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European ratings agency adopts in-game purchase label

Content descriptor must now appear on physical game cases

Star Wars Battlefront 2 loot crate
Loot crates in the launch version of Star Wars Battlefront 2
EA DICE, Motive Studios, Criterion Games/Electronic Arts
Owen S. Good is a longtime veteran of video games writing, well known for his coverage of sports and racing games.

PEGI, the video games rating board for Europe, will now require a label on the display cases of video games that feature in-game purchases.

The ratings agency already required a content descriptor for in-game purchases on games sold online. The move to physical version labeling follows the decision by North America’s ESRB to label in-app purchase systems back in February. That decision responded to the outcry over loot boxes or loot crate systems, whose original form in Star Wars Battlefront 2 caused the most controversy.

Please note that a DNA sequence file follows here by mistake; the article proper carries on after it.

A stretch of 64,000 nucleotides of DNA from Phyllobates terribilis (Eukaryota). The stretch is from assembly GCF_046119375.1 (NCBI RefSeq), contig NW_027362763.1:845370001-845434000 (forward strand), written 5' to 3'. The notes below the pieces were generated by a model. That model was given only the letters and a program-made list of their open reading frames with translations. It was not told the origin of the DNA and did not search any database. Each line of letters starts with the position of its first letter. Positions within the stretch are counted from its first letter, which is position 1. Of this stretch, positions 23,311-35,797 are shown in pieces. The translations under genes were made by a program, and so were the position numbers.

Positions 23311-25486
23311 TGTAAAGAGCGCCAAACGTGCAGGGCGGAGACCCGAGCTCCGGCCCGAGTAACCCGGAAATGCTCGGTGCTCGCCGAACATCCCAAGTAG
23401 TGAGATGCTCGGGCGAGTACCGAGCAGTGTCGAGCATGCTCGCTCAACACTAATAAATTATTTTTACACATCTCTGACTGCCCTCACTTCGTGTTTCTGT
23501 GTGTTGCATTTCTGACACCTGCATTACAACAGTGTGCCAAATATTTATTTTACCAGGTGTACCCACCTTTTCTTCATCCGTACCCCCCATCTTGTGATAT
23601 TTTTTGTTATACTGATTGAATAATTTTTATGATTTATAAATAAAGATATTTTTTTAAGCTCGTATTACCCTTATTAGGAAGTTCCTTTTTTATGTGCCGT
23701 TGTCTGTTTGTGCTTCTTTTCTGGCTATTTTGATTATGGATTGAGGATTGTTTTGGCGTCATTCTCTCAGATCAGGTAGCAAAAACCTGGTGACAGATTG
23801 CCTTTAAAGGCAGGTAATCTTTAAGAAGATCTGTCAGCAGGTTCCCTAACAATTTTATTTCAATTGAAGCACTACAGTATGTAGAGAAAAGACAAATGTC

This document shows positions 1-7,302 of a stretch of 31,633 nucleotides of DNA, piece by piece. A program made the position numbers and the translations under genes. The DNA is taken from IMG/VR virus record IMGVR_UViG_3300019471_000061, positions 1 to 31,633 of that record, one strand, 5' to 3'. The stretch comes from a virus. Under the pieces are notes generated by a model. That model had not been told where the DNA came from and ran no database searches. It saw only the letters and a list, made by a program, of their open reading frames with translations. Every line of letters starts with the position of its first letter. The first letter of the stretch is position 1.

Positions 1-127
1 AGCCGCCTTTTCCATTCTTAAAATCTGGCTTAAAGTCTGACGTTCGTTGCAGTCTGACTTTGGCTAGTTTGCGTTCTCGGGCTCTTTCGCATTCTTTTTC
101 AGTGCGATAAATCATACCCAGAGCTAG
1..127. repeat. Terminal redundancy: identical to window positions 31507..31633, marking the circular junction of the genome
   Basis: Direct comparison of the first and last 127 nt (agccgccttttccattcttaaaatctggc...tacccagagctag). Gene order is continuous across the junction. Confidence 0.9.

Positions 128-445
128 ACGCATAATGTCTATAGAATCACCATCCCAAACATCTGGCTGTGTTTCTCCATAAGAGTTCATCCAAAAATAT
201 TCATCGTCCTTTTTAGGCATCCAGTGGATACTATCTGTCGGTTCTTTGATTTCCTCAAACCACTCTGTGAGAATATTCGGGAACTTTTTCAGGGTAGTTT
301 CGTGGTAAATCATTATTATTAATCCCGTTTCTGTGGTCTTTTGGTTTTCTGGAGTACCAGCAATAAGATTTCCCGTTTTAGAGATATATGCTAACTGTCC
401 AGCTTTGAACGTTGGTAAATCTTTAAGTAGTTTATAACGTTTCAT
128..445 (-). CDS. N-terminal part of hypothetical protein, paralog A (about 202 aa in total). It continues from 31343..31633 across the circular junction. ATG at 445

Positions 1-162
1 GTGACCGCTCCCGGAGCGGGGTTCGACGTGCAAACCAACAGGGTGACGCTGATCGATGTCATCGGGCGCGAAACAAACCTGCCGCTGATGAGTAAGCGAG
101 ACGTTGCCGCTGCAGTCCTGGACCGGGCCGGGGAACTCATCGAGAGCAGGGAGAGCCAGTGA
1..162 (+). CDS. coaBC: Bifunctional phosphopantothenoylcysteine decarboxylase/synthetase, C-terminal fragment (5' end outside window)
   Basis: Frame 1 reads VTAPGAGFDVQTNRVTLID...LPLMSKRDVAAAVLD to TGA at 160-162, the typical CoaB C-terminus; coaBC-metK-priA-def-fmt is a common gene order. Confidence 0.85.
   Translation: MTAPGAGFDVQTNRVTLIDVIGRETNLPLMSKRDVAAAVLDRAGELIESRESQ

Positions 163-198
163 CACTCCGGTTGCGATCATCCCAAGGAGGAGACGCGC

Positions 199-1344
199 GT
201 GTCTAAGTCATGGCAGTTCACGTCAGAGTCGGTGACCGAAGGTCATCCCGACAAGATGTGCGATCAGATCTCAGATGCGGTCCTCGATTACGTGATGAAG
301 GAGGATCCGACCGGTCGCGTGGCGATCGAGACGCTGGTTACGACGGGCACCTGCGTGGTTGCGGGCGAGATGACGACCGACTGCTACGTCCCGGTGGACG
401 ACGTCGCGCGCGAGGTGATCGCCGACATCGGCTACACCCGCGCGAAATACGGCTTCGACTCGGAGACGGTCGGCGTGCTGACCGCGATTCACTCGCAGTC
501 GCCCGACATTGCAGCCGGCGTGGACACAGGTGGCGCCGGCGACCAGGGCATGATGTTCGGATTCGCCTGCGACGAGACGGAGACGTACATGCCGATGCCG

“Purchase offers within games has become a broad phenomenon, and it is necessary to provide the same level of consumer information on both physical and digital releases,” Simon Little, PEGI’s managing director, said in a statement. “Considering that physical releases are an important part of the market, this was an important gap to fill.”

Lawmakers and regulators in Europe, New Zealand, the United States and elsewhere responded by examining whether loot crates constituted a form of gambling, or proposing legislation that would restrict the sale of games with in-game purchases.

In April, Belgium’s Gaming Commission determined that the loot boxes sold in Overwatch were a form of gambling. Blizzard disagreed with that interpretation but still pulled loot boxes from real-money sale in that game and Heroes of the Storm.

Likewise, an update to Counter-Strike: Global Offensive in July prevented players in Belgium and the Netherlands from opening containers to comply with the law in those nations. Likewise, EA Sports’ FIFA franchise, which has offered random items in virtual card packs through its Ultimate Team mode for more than a decade, is now disclosing pack odds before players acquire them. EA Sports, to Eurogamer, called this a voluntary decision undertaken across the company.